Poorly Written Rules = Everybody Loses

So let’s pretend that a game’s packaging intrigued you enough to pick it up and purchase it.  When you get home, you excitedly open up the box and pull out the directions.  And that’s where the enchantment with the game ends.  As you read the directions you realize that you have no idea what is supposed to happen in this game and you toss it aside not to be revisited anytime soon.

Sure, the manufacturer is thrilled you bought the game, but since a large portion of game sales is driven by word-of-mouth recommendations or playing games with friends this is not a good situation.  If the consumer can’t play the game, they can’t rave about it to their other game-loving friends!  Simple enough!

Directions need to be clear and concise.  Clear because the designer isn’t packaged in the box so the rules will need to do all of the explaining.  And concise because people don’t like to read the instructions; they want to play the game.  While clear and concise sounds simple enough, it’s actually a pretty tall order.  Larger manufacturers have people on staff that write directions all the time, but smaller companies have far less experience.  Still, there are several things you can do to improve your rules.

Use common terminology and stick with it

The fewer words you need to define for your reader, the better off you are.  But if you insist on using a special term, like you want to call your movers something specific like “geekles,” first define it and then stick with that term throughout the entire set of instructions.

Get to the point

Get the important stuff out first so antsy consumers can get their game going and then refer back to the instructions when they come across a question.  This also means that your directions need to be sensibly organized and have appropriate corresponding visual cues like text blocks, bold typeface and lines to make it quick and easy to navigate.

People like pictures

If a photo is worth a thousand words, just imagine how many words a diagram can replace in game instructions! (yeah.. this article could benefit from jazzy artwork too. I know.)

Have people read your instructions

In the last month I’ve had multiple games submitted to The Game Aisle that had instructions I couldn’t understand.  My testers read them and didn’t understand them, I read them and re-read them and still couldn’t tell you how to play the game.  This is a catastrophic failure.  Make sure you have people who are completely unfamiliar with your game read your instructions and play the game or have them explain to you how to play the game.  It will be easy to see the big problems, but it may take numerous people reading your instructions to pick up on the smaller issues.  Also consider who you are asking to read them.  Pick some game savvy folks as well as people who aren’t big gamers, you’ll be amazed at the differences in their base game knowledge.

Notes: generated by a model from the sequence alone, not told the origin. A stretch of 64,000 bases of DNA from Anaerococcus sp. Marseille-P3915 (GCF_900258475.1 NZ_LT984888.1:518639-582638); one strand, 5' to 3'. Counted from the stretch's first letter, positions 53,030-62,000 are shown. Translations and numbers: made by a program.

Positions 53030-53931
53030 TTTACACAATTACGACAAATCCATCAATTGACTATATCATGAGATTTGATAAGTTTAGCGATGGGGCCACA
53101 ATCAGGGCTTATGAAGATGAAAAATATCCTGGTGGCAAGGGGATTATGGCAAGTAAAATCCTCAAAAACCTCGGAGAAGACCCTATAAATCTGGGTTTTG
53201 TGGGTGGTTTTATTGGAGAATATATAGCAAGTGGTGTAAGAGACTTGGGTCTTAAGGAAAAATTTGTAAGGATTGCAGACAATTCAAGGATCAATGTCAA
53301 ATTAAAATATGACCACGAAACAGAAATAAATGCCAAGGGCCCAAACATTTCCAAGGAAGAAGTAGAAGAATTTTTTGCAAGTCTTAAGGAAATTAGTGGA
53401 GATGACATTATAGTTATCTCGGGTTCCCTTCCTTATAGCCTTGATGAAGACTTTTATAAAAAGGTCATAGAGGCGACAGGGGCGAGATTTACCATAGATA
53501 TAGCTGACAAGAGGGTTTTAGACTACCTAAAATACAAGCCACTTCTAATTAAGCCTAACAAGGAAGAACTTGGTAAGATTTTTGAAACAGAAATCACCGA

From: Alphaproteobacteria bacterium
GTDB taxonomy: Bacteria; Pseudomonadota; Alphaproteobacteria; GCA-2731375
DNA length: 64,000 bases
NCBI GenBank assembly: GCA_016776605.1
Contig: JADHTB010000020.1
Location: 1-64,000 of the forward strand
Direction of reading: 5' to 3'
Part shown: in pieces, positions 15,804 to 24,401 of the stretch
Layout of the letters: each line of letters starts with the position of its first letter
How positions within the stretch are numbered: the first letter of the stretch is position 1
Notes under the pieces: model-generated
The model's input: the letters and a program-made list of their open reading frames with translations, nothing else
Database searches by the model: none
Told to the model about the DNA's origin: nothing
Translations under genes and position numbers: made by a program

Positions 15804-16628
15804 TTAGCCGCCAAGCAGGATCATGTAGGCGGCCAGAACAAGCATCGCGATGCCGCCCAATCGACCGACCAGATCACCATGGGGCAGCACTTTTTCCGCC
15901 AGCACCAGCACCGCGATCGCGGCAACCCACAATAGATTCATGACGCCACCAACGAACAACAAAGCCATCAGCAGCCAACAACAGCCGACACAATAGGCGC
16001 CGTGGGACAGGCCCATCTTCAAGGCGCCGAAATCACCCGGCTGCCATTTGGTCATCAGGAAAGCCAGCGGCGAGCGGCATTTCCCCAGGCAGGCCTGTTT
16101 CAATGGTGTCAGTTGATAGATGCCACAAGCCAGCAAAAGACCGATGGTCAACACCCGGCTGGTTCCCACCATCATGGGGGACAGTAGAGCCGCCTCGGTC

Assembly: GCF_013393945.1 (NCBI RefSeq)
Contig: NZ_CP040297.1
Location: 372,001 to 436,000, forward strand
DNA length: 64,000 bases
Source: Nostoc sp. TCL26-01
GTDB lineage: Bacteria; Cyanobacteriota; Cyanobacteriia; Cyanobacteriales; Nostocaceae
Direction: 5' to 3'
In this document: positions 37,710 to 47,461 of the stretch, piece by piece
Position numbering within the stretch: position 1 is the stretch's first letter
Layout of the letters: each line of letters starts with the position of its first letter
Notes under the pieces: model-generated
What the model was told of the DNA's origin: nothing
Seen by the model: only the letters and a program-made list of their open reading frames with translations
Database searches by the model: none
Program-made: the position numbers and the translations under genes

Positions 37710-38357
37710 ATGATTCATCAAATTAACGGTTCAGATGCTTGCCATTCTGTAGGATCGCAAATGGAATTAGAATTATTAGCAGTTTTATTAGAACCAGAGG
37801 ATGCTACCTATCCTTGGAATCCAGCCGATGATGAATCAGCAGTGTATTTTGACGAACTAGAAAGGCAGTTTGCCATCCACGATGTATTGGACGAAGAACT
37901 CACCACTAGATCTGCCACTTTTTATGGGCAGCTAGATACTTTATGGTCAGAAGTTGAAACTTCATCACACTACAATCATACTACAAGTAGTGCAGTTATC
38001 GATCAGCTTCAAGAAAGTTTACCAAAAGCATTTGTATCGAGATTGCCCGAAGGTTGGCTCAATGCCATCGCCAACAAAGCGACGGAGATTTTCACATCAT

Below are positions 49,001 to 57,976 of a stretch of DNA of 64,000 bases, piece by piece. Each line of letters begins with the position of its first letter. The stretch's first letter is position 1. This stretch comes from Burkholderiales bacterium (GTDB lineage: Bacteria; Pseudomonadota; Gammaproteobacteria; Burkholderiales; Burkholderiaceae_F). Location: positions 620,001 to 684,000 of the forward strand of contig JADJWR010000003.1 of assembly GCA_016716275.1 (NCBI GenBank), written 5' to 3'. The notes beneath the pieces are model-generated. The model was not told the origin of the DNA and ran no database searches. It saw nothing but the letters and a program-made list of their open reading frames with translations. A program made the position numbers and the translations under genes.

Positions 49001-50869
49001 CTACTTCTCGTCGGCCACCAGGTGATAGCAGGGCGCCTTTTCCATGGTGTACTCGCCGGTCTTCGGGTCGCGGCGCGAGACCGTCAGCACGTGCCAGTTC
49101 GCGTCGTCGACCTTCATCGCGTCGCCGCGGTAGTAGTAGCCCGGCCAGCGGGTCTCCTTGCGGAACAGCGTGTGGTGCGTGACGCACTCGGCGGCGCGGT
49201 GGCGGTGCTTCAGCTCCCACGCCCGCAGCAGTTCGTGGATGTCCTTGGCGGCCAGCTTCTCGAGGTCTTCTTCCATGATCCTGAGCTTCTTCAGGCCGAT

So go forth and craft clear and concise directions; your consumers will thank you and so will your bottom line.


Add yours
  1. David McCord

    Just last night… an obscure little game called “Skullduggery” left us to make up a few rules, and trudge through some grammatical obstacles to figure out a few more. We had fun with the game, but clear rules rules have been nice.
    I have a copy of a “Freddy Krueger” game in my collection that is completely un-playable. The rules are useless, including the set-up of the silly cardboard vignettes.
    I’m surprised you haven’t gotten more responses to this oft-sited shortcoming in game development. Thanks.

  2. Emil Larsen

    Hi Kim,

    First time I read one of your blogs – after adding you on Twitter… and I must say – how nice to read simple and useful posts like this one 🙂

    I develop board games myself.. and I came across this topic as well. If you get the time, I hope you’ll take a look at my blog/company: http://www.suntzugames.com

    It’s always nice to get some fresh eyes on it.

    But it looks like you got yet another “listener” here 😉
    Have a great weekend,

    Best regards Emil

  3. Michael Kreidler

    I was trying out a game for consideration for sale at our store. It was well packaged and the art inside was attractive. It was a card game and I was surprised to find a number of spelling errors on the cards themselves (cards had a variety of possible actions) but the worst was the instructions. The instructions gave me no clue as to the progression of game play, how points were scored, or how a winner was declared.

    After some blood sweat and tears, I was able to figure out how to play the game. It turned out to be quite a fun little game. However, if I was going to going to carry it, I was going to have to re-write the directions. It wasn’t worth my time.

Comments are closed.